Research referenced in the report shows that all but one of the world's biomes have experienced more than 10% change in land-cover type in the past decade due to the combined impacts of land-use and climate change.
This research, led by teams at the International Center for Tropical Agriculture in Colombia is also the first of its kind to allocate timeframes for the changes in policy and practice needed to maintain food production and security in Africa. It identifies that up to 30% of areas growing maize and bananas, and up to 60% of those growing beans, are likely to become unviable by the end of the century. But it also highlights some crops like cassava and yams that are showing much greater resilience and could worth focusing on in years to come (report pages 36-39).
"Having proof that root crops like cassava and yams are among the climate-smart crops of the future for sub Saharan Africa is vital for informing policy and planning today," added Professor Willis.
Further research into building a climate resilient coffee economy in Ethiopia published in this report highlights how coffee production is likely to be drastically affected by climate change, but claims that this could be offset if there were interventions now to develop new areas for coffee plantations, which may even lead to gains in coffee production.
Important plant areas
1,771 important plant areas have been identified globally but very few currently have conservation protection. In the UK alone, 165 such sites have been recognised, including parts of the Atlantic woodlands and the Celtic rainforests which are considered to be globally important. These sites include the Lizard in Cornwall, the Brecklands in East Anglia and parts of the west coast of Scotland. Important plant areas have also been identified in several of the UK Overseas Territories including the Falkland Islands and plans are underway to extend this programme to the Caribbean UK Overseas Territories.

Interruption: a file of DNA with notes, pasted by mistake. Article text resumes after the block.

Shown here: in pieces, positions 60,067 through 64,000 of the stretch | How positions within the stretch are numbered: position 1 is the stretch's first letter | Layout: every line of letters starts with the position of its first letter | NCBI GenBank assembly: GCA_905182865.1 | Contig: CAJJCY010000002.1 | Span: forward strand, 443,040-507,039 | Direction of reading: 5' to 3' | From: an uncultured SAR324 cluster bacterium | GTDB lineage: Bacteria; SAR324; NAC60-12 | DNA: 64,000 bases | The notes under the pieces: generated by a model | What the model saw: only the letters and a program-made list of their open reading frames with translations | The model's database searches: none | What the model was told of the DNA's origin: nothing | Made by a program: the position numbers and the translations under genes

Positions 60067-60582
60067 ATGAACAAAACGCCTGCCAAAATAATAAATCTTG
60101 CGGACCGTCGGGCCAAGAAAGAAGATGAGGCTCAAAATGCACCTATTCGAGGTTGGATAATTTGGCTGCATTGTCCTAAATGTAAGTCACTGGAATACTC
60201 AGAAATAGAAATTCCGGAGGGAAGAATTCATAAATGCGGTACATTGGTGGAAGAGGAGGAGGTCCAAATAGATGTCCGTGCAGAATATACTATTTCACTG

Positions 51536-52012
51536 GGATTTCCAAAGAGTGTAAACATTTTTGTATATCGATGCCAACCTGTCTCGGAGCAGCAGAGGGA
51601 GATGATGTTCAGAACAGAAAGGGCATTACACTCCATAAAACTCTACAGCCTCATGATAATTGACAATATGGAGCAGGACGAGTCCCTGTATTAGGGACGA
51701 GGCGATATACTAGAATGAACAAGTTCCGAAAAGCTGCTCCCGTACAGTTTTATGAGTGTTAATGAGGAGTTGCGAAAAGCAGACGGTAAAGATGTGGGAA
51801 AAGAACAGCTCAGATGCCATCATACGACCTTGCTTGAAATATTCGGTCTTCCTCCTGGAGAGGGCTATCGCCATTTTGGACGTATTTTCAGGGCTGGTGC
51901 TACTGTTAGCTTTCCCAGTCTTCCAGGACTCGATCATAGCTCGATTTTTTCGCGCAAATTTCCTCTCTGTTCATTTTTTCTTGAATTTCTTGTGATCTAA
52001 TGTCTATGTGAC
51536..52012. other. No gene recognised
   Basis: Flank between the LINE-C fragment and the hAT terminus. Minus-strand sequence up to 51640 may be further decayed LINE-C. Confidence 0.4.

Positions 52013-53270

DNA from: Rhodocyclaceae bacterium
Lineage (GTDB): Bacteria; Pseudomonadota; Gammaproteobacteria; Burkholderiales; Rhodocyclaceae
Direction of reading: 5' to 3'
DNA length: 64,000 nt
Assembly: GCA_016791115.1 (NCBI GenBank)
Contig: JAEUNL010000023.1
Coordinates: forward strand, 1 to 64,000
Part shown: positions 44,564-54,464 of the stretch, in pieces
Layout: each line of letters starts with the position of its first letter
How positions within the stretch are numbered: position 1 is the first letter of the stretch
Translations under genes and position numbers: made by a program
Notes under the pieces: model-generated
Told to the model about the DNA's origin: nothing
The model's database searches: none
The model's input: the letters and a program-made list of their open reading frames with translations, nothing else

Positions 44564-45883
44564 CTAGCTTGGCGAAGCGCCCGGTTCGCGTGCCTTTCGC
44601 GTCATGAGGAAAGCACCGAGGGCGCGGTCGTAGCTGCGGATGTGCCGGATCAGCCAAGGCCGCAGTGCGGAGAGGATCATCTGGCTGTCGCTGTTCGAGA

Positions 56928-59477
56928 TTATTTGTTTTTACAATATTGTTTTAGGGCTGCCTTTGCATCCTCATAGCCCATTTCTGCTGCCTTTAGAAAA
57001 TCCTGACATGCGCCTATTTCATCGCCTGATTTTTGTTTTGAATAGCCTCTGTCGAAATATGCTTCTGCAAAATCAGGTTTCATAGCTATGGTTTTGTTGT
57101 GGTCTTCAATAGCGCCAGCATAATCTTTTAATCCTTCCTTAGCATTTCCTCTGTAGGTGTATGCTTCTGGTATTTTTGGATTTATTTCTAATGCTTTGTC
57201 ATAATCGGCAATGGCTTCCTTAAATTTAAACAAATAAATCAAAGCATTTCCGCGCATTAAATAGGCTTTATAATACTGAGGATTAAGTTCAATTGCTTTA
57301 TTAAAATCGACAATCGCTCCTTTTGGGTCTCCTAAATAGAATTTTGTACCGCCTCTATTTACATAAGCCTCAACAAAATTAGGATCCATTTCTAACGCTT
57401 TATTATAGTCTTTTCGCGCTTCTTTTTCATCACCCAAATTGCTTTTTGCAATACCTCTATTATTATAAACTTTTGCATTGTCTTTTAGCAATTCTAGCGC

A large movement of invasive alien plant species is also occurring. Nearly 5000 plant species are now documented as invasive in global surveys. These plants are causing large declines in native plants, damaging natural ecosystems, transforming land-cover and often causing huge economic losses. In the UK, this includes the highly invasive Japanese knotweed (Reynoutria japonica), introduced as an ornamental plant to Britain in the mid-19th century and costing Great Britain more than £165 million annually to control (report pages 48-51).
The report calls for closer collaboration between institutions and organisations working with invasive species to enable the establishment of a single global list that documents taxonomy, threat, distribution, control and other relevant information. Stricter enforcement of legislation and increased implementation of quarantine procedures would minimise the risk of further.
There are many emerging threats also occurring with plant diseases, and research effort into these diseases is skewed towards countries with a wealthier research infrastructure.
Threats and extinction
Best estimates lead us to believe that 21% of the world's plants are currently threatened with extinction and ongoing monitoring will allow us to determine whether the trend is of plants slipping closer towards extinction or becoming less threatened.
Plants and policies
Although trade in plants supports livelihoods worldwide, illegal or unsustainable trade is causing additional pressure on wild biodiversity and strict enforcement of international legislation is crucial. Adoption and implementation of policies such as CITES (Convention on International Trade in Endangered Species) have had demonstrable benefits and there is cause for optimism that the Nagoya Protocol will enhance the effectiveness with which countries conserve and utilise their biodiversity.
One of the main plant groups that are still widely traded are orchids, a fact confirmed by data from the UK borderforce. Of all plants plants seized at Heathrow airport in 2015 over 42% were wild orchids.
"This is the most significant horizon-scanning document to be released by Kew in recent decades and I hope as many people as possible will access the findings," said Richard Deverell, Director of the Royal Botanic Gardens, Kew.
"Plants represent one of the most important constituents of biodiversity, the foundation of most of the world's ecosystems and hold the potential to tackle many of the world's present and future challenges. We are uniquely placed to unlock their importance and are proud to have both the catalogue of over 250 years of collections and active scientific field work globally that allows us to interpret the data so it will have multiple uses for generations to come," he added.